Teaching online: Strategies and tips for college instructors

by Ernest Rice
Ph.D. student, University of Florida

Ernest Rice

Ernest Rice

If you haven’t taught an online course yet, you probably will be sometime soon.

In 2012, the US Department of Education estimated that 6.7 million students were enrolled in online classes in the US, while the number of online classes as well as online only degrees is growing constantly.

Online education began as distance learning, which is a way of educating students who are not in the physical presence of the instructor.

Distance education as we know it began in England in the 1840s when Sir Isaac Pitman started promoting correspondence courses on shorthand in newspaper advertisements as well as through door to door sales.  In the 1920s and 30s several schools experimented with distance learning using radio where students listened to lectures and mailed-in assignments. In the 40s U.S. military troops were shown training films and movies, and in the 50s and 60s television was used to do the same thing.

In the 80s, closed circuit television and satellite systems were used in classrooms to link distant classes with teachers, which brought two-way communication between the teacher and student to distance learning for the first time.  With the Internet and other forms of digital communication available, distance education became online education and has grown immensely.

There are four general categories of online courses:

  1. Hybrid courses are traditional lecture classes with some type of online component, like a blog, wiki, or content management system like Blackboard or Canvas.
  2. Another category of online course that makes use of traditional classrooms is the flipped course, but it uses the classroom in a different manner than hybrid courses.  In the flipped course, the lecture is a recorded video that the class watches outside of the classroom as homework.  When the class physically meets, that time is used for discussion, question and answer sessions, or working problems with the teachers assistance.  The flipped course is very effective with math and technology courses.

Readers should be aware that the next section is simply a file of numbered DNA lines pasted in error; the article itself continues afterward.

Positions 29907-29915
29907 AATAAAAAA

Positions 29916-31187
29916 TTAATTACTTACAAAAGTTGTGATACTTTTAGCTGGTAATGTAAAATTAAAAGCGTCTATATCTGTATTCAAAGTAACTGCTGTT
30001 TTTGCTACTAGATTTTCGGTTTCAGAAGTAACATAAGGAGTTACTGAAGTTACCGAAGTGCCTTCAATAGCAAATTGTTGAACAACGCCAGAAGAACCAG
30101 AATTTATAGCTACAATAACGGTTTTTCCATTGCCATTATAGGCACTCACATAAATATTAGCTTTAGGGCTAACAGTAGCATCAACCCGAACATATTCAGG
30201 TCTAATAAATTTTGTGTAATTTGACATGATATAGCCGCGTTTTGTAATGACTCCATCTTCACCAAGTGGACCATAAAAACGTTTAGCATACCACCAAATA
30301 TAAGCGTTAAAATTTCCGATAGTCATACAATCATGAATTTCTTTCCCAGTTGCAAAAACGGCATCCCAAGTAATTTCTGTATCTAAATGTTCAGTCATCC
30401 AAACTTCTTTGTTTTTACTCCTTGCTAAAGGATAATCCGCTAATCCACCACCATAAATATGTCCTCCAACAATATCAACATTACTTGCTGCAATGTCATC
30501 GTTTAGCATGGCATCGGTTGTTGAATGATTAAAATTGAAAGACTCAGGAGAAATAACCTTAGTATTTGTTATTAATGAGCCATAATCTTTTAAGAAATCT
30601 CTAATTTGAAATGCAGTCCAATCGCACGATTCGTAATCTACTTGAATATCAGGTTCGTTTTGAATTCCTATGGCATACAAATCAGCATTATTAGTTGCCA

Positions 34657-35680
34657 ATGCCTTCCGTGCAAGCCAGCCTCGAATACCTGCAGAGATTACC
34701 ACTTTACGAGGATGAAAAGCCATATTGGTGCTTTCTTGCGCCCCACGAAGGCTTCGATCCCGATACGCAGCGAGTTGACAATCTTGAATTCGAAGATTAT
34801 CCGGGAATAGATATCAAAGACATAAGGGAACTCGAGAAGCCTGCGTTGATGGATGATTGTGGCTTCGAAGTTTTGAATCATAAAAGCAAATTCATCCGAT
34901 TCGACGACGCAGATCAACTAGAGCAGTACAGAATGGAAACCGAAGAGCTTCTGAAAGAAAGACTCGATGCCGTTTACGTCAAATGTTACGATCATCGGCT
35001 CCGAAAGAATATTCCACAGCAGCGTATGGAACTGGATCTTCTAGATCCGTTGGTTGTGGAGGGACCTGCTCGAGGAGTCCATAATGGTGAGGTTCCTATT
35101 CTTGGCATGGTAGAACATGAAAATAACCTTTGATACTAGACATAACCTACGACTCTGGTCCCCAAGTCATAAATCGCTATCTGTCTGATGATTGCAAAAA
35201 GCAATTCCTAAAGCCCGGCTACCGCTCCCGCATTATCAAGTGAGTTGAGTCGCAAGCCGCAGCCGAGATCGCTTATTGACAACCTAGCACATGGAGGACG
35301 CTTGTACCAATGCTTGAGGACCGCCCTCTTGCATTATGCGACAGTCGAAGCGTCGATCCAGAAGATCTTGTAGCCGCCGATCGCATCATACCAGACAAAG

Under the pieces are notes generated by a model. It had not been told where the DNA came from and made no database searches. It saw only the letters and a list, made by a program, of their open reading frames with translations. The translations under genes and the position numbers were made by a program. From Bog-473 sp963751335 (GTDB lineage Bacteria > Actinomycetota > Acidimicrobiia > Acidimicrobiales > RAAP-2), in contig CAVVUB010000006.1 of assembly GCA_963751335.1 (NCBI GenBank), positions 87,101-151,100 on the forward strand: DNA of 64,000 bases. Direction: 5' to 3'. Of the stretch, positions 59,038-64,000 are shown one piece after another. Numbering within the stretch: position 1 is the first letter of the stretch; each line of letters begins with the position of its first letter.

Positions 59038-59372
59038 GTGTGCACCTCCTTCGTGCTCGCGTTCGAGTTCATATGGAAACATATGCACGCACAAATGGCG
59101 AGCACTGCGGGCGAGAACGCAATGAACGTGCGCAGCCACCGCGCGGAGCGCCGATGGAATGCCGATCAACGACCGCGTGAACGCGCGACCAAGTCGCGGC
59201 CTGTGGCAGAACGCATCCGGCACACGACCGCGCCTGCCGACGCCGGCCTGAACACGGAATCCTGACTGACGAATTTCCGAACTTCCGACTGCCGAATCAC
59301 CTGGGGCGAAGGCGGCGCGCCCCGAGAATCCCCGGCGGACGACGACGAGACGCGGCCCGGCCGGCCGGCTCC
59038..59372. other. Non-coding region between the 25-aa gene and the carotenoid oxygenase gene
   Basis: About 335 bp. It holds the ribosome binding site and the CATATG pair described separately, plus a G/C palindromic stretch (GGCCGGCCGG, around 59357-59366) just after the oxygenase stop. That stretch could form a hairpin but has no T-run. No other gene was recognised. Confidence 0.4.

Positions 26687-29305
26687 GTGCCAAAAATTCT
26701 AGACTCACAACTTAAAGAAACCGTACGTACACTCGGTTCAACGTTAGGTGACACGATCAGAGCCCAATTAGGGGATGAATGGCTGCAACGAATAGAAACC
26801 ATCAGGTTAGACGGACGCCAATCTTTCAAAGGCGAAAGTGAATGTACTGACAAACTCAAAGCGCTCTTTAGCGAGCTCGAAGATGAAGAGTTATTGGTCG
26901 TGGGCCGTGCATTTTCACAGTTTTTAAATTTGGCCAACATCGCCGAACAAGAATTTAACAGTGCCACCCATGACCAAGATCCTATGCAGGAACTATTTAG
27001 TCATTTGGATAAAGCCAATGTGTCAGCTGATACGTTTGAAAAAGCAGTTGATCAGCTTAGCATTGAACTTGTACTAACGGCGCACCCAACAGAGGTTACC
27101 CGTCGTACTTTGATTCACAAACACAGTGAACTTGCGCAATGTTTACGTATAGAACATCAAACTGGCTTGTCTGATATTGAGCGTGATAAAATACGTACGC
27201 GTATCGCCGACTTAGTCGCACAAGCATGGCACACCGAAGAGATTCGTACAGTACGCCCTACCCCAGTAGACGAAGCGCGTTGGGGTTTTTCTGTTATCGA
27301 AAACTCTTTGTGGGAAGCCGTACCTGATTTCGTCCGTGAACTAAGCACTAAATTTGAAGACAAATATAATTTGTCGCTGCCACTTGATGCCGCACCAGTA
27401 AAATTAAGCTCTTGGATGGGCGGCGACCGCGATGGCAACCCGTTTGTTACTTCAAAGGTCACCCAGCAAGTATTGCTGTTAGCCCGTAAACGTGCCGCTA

3. The fully online course doesn’t make use of a traditional classroom and is entirely online, though some online classes have class meetings for tests.
  4. The final category of online course is the Massive Open Online Course or MOOC.  A MOOC is an open registration course that anyone can register for and participate in for free, but if you want credit for the course, you must enroll and pay tuition for the course.

These courses have several strengths and weaknesses.

Hybrid courses

The hybrid courses offer a mix of the best of traditional and online courses, but they can still have the weaknesses of both if the teacher doesn’t make use of the course types strengths.

One of the largest strengths of a hybrid course is that it is a good way for both the teacher and the student to get started with online courses.  In practice, hybrids are often used as intermediary steps when taking a traditional lecture course from a classroom to a fully online course for two reasons.  It doesn’t require a large amount of online content front loading, which can then be created over the semester, and it allows the teacher to experiment with different types of online components. Two strengths of hybrid courses that benefit students are exposure to self-learning and learning to communicate using different modes of communication.

The largest weaknesses of hybrid courses are related to the instructor.  Dealing with two learning environments can be significantly more work for the instructor than a standard online course.  And though self-learning would be facilitated, if the instructor doesn’t promote active learning in the classroom, a standard course would have been easier for the instructor to deal with.

Flipped classrooms